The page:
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* Happy Holidays Whittier College * QUAKERCAMPUS The Voice of Whittier College Since 1914 Volume LXXVIII, Number 13 December 5,1991 INSIDE THE QUAKERCAMPUS NEWS JEHA REMOVED SeniorTina Jeha was asked to step down from the ASWC Presidential Election Committee for allegedly soliciting votes at the voting table. Page 3. FEATURES PEARL HARBOR Fifty years ago Saturday, Pearl Harbor was attacked by Japanese bombers. Whittier alumni, who were attending the College when the attack occurred, reflect on that fateful December day. Page 7. ARTS & ENT. VIDEO MANIA Arts and entertainment editor Jenny Colville discusses the growing trend of renting movies and the stereotypes of the movie renters. Page 9. SPORTS POETS WIN THREE The Whittier College women's basketball team has won three out of its first four games, one more win than the Lady Poets had over the last two seasons combined, as they won only two last year and were winless the year before. Page 12. INDEX News T, 3-4 Editorial 2 Comics/Crossword 5 Features 6-8 Classifieds 7 Arts & Ent. 9-10 Sports 11-12 FOR THE RECORD This is the last Quaker Campus of the semester. The next QC will come out on Jan. 16, 1992 and will be followed by another paper on Jan. 30. Administration Addresses Student Concerns By Josh du Lac Editor-in-Chief At a joint BOG-Adminis- tration forum held Nov. 21, ASWC President Alvin Henderson explained why BOG has been in conflict with the Administration this semester. According to Henderson, student input was not solicited until mid-September when BOG sent a letter to the Administration demanding that changes be made in the recently-created Alcohol Policy. 'We were promised before we left last semester... that we'd have input," Henderson said. 'That's not what happened." At the forum, held in an effort to improve relations between the student body and the Administration, President James Ash stated: 'There was no attempt to avoid consultation. We've (now) had some consultation and well have more." After Ash and Henderson made opening statements, a panel of five administrators and four BOG members fielded _ | Eric Berg/Assistant Photography Editor President James Ash (center) speaks on issues of student concern at the Nov. 21 forum as ASWC President Alvin Henderson (left) and Dean of College Life Steve Gothold look on. questions from the over 100 students in attendance. Issues raised included: the possibility of building a student center; the status of the honor code; free speech on campus; improving the library; the future of societies; the direction in which the College is proceeding; and campus beautification. One student, senior Perry Bleeker, said: "Every time I open the paper, it's somebody criticizing the Administration. This forum is a first step...but there's got to be a lot more of this before the community can get back (to where it used to be. President Ash is) trying to flip the coin instead of slowly turn ing it. We're upset about that- we want a more gradual change." According to Ash and Henderson, similar forums will probably occur in the future. "I thought it was very healthy communication and I certainly learned something and I think that everybody who attended did, (too)," Ash said. McGlynn Elected ASWC President; Plans For Term By Adam Webster Copy Editor Junior Kevin McGlynn was elected as the 1992 ASWC President after winning a runoff election against juniorTony Strickland Tuesday, Nov. 26. McGlynn, a business management/government policy major through the Whittier Scholars program, said he ran for President because, "After being on (Board of Governors) BOG for a year (as 5 treasurer) I felt I was qualified. • I could see some problems that the school was having and I felt I could alleviate them." Such problems include the communication between the Administration, faculty and students as well as the morals that the Administration is imposingupon the student body, McGlynn said. McGlynn states four main objectives he hopes will help solve these problems. The first of these goals is "to continue the process BOG is in now" such as the the revision of some of the policies, according to McGlynn. The alcohol policy, free speech clause, the student handbook and the vehicle registration policy need to "be organized in a reasonable manner for students," McGlynn said. "Also (I want to) work on educating people on the honor code this Spring," McGlynn added. "I am not going to let it drop" but on the other hand, "I'm not going to push it on the students," McGlynn said. He is going to open the already approved draft to studentinput and let it be subject to "public referendum." If passed, the honor code would take affect in the fall of 1992. Secondly, McGlynn hopes to "get the Administration back Please see ASWC on page 4. Athenian Appeal Denied By Julie Amiton News Editor A proposal asking for the reinstatement ofthe Athenian society and the possibility of having a pledge class this year, has been denied by Steve Gothold, Dean of College Life. "My decision was made in consultation with the Society Advisory Board and other people on the campus and it was decided that the sanctions should be upheld," Gothold said. The Athenian society refused to comment. A letter was sent to the Athenians from Gothold outlining reasons for the denial. According to Gothold, it was the preference of the Athenian society that the reasons for the denial not be made public. Franklin society President, Chris Jacobs, said "We (the Franklin society) support the Athenians. We feel that societies are stronger when acting together." Jen Dorrance, a sophomore member of the Metaphonian society, said "I am sympathetic towards them (the Athenians), but I agree with the decision." Lancer member, Chris Williams, junior, disagreed with Gothold's decision. "I think that they should have been able to have a pledge class because essentially it (the original sanctions) was a parole-type sentence with strict limitations," he said. "(The Athenians) are not asking for these other limitations to be revoked—at the very least they should be able to have a pledge class." Discrepancies Result in New BOG Election Rules By Adam Webster Copy Editor Due to many complaints and ambiguities surrounding the recent ASWC Presidential election, the rules for the upcoming BOG elections have been revised, according to Rose Huang, BOG Student Services representative. "In a lot of instances, there was nothing written down, so, the rules were changed," Huang said. Such instances that Huang noted were painting the Rock, other infractions of implied rules, the use of the student services stamp, physically removing other people's materials and being responsible for one's own campaign manager. In response to these formal complaints filed by various students, Huang has revised and clarified the rules. Now the rules state that the student services stamp will not be needed on campaigning materials since "theAdministrationcan'tcontrol the election," Huang said. Also, the Rock will be off limits for campaigning and a clause reading "including the mailroom" has been added to the rule stating "No physical campaigning can occur within 100 feet of the ballot box." Physical campaigning was defined by Huang as "people standing there trying to change votes" or having other materials present that may accomplish the same thing. Another new rule states, "No campaign materials may be hung from electrical wires" due to the dangerous nature of that, Please see BOG on page 3.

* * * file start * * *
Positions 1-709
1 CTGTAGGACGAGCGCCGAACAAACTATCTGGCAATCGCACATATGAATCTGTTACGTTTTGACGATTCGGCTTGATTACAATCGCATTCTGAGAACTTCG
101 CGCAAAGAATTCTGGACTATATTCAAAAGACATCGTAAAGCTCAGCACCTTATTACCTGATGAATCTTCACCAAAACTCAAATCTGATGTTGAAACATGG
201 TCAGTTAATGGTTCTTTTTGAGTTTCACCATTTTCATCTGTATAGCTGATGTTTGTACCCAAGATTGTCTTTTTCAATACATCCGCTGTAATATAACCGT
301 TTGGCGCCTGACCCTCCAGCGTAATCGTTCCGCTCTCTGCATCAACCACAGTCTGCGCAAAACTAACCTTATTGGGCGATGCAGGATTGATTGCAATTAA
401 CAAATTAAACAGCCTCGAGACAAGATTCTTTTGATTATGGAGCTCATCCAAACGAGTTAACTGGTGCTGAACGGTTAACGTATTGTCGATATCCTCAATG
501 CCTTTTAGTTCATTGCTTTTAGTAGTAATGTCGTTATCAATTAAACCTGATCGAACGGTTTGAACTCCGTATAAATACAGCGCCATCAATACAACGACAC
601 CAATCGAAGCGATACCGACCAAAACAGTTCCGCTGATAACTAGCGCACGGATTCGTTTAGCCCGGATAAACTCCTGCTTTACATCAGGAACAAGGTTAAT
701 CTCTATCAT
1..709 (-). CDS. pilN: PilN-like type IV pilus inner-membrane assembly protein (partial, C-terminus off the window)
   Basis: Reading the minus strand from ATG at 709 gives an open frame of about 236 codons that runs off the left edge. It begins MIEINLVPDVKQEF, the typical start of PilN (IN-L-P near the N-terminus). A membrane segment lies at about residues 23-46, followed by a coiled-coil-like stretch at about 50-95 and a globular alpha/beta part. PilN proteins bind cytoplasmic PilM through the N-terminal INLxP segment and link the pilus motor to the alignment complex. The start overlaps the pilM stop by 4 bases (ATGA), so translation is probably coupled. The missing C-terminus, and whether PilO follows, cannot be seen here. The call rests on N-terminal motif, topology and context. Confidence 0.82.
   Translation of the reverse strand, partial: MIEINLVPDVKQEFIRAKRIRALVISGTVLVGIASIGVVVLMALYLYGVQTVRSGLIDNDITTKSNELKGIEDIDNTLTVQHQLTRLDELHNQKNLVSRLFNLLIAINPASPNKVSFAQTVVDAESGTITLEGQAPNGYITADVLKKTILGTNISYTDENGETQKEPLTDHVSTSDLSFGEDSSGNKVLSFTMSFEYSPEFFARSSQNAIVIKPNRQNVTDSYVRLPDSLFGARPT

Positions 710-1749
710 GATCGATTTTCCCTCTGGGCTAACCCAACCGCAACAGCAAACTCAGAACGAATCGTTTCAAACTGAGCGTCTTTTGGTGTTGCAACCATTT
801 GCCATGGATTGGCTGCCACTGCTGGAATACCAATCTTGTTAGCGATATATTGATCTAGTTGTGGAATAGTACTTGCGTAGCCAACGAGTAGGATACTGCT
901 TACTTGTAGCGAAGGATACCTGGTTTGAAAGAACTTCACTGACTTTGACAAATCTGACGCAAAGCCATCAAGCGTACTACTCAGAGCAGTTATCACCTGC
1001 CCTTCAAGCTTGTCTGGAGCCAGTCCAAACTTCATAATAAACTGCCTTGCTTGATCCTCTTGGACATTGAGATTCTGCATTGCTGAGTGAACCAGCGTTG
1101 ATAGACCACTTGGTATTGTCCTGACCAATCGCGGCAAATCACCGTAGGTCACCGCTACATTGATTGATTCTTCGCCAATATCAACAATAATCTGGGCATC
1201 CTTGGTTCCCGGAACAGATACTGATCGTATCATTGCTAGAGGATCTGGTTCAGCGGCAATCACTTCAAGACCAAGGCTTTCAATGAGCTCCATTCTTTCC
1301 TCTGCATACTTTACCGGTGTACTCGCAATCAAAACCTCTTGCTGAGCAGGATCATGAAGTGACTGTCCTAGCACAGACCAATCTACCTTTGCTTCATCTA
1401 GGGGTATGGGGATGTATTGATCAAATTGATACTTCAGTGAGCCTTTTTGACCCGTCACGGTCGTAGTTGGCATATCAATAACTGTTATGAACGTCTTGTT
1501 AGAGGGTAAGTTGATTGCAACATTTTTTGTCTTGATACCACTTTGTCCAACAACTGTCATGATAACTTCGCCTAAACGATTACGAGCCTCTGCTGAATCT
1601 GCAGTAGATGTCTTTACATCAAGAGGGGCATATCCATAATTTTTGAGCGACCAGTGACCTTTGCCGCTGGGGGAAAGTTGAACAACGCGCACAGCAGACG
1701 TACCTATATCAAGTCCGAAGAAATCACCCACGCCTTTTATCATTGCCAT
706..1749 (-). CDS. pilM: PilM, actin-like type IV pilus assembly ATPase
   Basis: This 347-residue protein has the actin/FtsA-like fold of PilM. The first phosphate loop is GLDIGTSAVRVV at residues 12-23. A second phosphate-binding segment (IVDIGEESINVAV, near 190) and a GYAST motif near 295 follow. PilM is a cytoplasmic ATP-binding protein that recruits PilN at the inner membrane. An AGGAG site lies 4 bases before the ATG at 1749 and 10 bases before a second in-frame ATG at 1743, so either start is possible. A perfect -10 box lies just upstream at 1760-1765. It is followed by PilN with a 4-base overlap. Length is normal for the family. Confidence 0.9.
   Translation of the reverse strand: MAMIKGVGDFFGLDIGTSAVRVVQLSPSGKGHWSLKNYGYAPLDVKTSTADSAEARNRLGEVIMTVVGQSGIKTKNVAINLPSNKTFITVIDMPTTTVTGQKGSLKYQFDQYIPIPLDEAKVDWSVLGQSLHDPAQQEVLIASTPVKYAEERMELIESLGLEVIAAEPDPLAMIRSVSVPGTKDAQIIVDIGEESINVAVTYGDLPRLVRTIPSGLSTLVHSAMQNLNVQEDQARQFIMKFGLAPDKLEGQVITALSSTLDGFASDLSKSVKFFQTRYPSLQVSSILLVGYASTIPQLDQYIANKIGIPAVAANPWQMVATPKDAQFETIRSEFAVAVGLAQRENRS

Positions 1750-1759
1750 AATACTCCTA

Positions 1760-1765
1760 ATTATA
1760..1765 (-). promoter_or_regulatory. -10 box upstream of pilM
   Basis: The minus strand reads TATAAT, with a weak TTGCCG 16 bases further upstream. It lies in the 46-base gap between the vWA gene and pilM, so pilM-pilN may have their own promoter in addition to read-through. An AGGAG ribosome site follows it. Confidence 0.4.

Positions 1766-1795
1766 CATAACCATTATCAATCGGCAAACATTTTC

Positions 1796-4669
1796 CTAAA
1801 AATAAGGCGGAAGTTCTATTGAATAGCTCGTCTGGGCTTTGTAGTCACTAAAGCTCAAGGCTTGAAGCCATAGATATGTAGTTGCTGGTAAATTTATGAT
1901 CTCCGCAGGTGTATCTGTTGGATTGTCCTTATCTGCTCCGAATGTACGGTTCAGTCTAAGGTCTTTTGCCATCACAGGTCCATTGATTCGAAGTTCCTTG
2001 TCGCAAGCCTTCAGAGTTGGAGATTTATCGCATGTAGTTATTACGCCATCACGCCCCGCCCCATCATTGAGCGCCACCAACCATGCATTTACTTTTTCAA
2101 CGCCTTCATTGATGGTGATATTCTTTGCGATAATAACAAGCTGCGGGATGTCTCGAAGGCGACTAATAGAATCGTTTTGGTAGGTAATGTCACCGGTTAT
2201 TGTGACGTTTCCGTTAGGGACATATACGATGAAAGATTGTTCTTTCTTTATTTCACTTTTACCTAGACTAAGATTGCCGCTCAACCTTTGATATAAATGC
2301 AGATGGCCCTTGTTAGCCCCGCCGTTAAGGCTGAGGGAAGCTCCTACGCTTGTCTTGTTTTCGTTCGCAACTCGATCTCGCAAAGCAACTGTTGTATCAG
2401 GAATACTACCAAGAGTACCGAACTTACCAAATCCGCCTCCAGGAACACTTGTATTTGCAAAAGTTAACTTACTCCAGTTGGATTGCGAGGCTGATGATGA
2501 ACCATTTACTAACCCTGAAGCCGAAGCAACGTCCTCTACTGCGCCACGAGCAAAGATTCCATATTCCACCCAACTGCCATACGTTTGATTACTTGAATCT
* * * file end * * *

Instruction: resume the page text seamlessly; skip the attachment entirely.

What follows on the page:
|Title||The QC, Vol. 78, No. 13 • December 5, 1991|
|Publisher||Associated Students of Whittier College|
|Subject||Student newspapers and publications -- Whittier College (Whittier, Calif.)|
|Date||December 5, 1991|
|Format-Extent||12 pages ; 17 x 11.25 inches|
|Format of digital version||jpeg|
|Repository||Wardman Library, Whittier College|
|Image publisher||Whittier, Calif. : Wardman Library (Whittier College), 2013.|